Voters weren’t thinking about monetary policy when they voted on Tuesday, yet the Federal Reserve had a key role in the presidential election—possibly even a decisive one.
Exit poll results show that, not surprisingly, a majority of voters said the struggling economy was their top concern. Yet Republican challenger Mitt Romney’s strategy of hammering President Barack Obama for his spotty handling of the economy obviously didn’t work. In the end, voters seemed to believe the economy was gradually getting better, and Obama deserved more time to make things right.
The economy has been up and down all year, yet Obama enjoyed a subtle lift from positive economic development during the final weeks of the campaign. I tracked these changes in detail through the U.S. News Obamanometer, which analyzed nearly two dozen economic indicators on a daily basis to determine whether trends favored Romney or Obama. In mid-September, they favored Romney, largely because job numbers were weak, gas prices were high and the stock market was erratic. But by Election Day, the needle had firmly moved to Obama’s side.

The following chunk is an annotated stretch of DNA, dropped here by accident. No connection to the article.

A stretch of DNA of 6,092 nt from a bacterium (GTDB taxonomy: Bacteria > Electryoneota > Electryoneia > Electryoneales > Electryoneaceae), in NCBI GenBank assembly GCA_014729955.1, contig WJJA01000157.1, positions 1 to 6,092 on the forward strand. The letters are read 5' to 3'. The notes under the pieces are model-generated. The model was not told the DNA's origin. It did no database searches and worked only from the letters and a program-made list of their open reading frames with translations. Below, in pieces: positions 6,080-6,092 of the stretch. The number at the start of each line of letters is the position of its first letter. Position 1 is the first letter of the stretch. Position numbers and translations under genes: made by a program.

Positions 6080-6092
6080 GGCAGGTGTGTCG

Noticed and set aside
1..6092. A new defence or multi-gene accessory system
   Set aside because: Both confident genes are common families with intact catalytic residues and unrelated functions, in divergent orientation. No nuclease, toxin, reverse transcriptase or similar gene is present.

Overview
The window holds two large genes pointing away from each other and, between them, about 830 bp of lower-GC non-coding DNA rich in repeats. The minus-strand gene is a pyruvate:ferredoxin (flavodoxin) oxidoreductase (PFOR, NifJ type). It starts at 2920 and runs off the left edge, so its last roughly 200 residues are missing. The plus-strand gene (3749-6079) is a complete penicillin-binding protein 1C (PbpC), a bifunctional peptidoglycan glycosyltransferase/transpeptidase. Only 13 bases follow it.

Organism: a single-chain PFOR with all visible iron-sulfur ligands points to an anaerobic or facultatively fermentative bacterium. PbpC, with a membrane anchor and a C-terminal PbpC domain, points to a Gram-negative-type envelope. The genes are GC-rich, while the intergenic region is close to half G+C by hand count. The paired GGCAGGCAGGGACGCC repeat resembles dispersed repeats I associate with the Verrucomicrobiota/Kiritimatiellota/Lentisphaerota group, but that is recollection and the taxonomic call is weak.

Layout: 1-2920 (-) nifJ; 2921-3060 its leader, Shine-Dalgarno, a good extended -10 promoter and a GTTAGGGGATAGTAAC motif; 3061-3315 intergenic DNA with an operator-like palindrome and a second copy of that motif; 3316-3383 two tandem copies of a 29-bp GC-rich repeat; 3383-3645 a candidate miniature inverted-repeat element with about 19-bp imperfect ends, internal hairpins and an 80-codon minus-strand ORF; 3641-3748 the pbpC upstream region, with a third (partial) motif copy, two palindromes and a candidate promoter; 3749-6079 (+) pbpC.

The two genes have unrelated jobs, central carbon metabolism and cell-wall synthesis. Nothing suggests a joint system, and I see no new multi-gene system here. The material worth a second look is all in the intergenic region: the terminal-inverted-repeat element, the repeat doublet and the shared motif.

So what changed? Without question, the biggest factor impacting the economy this fall was the Federal Reserve’s decision in September to extend its controversial quantitative easing program indefinitely, until the economy is back on track for good. This type of monetary easing is an arcane strategy that doesn’t directly impact consumers. But it can have a powerful effect on the economy that filters through to ordinary people in many important ways. And the biggest advocate of quantitative easing has been Fed Chairman Ben Bernanke.
Read More at usnews.com . By Rick Newman.